Letter To The Editor: Regarding Sheriff’s Lawsuit

Los Alamos
The election on Question 1 (Sheriff elimination) will not be stopped and the result will be valid. A careful reading of the complaint for declaratory judgment and injunction filed against the county and the “Los Alamos Board of Commissioners (sic)” reveals it is full of technical defects and substantive omissions and errors.
It displays an appalling lack of information about the constitutional and statutory background of Los Alamos County, its charter, the institution of sheriff and our police department. That’s all I’ll say about that, but look for it to be blasted out of the water in short order. The election is legal and there’s no question that the charter amendment, if adopted, will withstand judicial scrutiny.
But you still have to decide if you want a sheriff or not. The principal argument being repeated by those who want a sheriff is this (I paraphrase): “The Sheriff is the chief law enforcement officer of the county with a unique mandate to investigate corruption in government.”
If you have followed the debate, you know that this is the only argument being made in favor of keeping the office of sheriff. Nobody has anything bad to say about the police department and it’s clear the citizens of Los Alamos have the right to make this decision. So let’s parse this argument. A county may contain several legal venues subject to various legal jurisdictions.
National Parks, Monuments, and Forests (examples of venues) are subject to federal rules and regulation that are enforced by Park Police and other federal authorities, including FBI and DEA. The Sheriff generally has jurisdiction over violations of state law in these areas but not the federal laws. Although the extremist sheriffs of the Constitutional Sheriffs and Peace Officers Association claim that sheriffs may supervise the enforcement of federal laws within their counties by federal law enforcement personnel, that is a delusion of grandeur intended to advance a political scheme to challenge the federal government, it has no basis in law.
Indian Reservations and Pueblos are nominally sovereign nations but the law on them is complex: tribal, state, and federal laws and law enforcement intersect on these sovereign islands. The sheriff is only one player, and certainly not the Chief.
It has long been recognized that the sheriff has concurrent authority with the state police in each county, according to an Attorney General’s opinion from 1943. Counties in New Mexico often contain municipalities that have police departments. These police departments (in every county, not just Los Alamos) have the same authority within the city limits as the Sheriff, and are peace officers governed by the same statutes as sheriffs.
The Sheriff retains his authority, but he is concurrent with the police, he is not the Chief. So the Sheriff is not in any way the Chief Law Enforcement Officer of the county, except in the fevered pronouncements of the Western States Sheriffs Association (WSSA) and the New Mexico Sheriffs Association (NMSA).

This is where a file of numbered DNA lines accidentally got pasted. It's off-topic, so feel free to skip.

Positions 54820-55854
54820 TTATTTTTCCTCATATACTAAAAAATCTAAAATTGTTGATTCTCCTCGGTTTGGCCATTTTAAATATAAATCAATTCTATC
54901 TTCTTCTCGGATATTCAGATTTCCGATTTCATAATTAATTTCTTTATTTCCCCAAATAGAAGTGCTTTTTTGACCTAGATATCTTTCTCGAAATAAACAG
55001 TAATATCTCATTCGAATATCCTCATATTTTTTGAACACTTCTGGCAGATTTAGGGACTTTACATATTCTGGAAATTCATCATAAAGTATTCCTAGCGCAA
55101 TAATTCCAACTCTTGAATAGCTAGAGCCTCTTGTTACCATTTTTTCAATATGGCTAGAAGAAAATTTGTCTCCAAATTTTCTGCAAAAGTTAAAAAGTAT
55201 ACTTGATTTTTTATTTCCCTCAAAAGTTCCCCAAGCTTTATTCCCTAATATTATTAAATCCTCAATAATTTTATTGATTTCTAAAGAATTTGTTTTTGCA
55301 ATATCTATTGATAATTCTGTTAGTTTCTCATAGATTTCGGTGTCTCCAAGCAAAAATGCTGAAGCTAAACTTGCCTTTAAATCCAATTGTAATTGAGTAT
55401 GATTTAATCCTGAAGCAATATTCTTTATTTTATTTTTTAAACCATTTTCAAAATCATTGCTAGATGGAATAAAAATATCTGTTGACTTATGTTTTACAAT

The authority for the “unique ability to investigate corruption” has the same genesis – the creative public relations gambit of the WSSA and the NMSA. You will search in vai (I have done so) for any legal authority to support this statement. Certainly no Sheriff of Los Alamos County has in my experience and historical knowledge made any effort to investigate corruption in county government, although the current sheriff has just recently revealed (without substantiation) that he is sure a citizen’s complaint he “investigated” is the cause of his current woes.
But the fact is, the effort to eliminate the vanity position of sheriff from our charter goes back far before the tenure of the current sheriff. In all the corruption investigations that have made headlines in New Mexico in my memory, I have never heard of one that was instigated by a sheriff. Maybe I missed it. And corruption can be investigated by any of the many law enforcement agencies with jurisdiction: state police, FBI, and local police, plus District Attorney and Attorney General.
And what of the WSSA and the NMSA? Why are they pushing this theory to expand the limits of Sheriff’s authority in every state? I think the answer lies in the approaching nationwide obsolescence of the institution of Sheriff. The WSSA has in a recent statement revealed that a number of counties are moving to eliminate the elected office of sheriff, and it appears to me that by adopting this new theory of sheriff-ing they are seeking to become relevant again.
There’s my view. The Sheriff of Los Alamos County is redundant, irrelevant, costs money, and serves no function. Maybe you like Sheriff Longmire, or you’re nostalgic for Sheriff Andy Griffith of Mayberry, but if you’re serious that government should be efficient and effective and waste should be eliminated, then this is a good place to start.
Please vote FOR Question 1.

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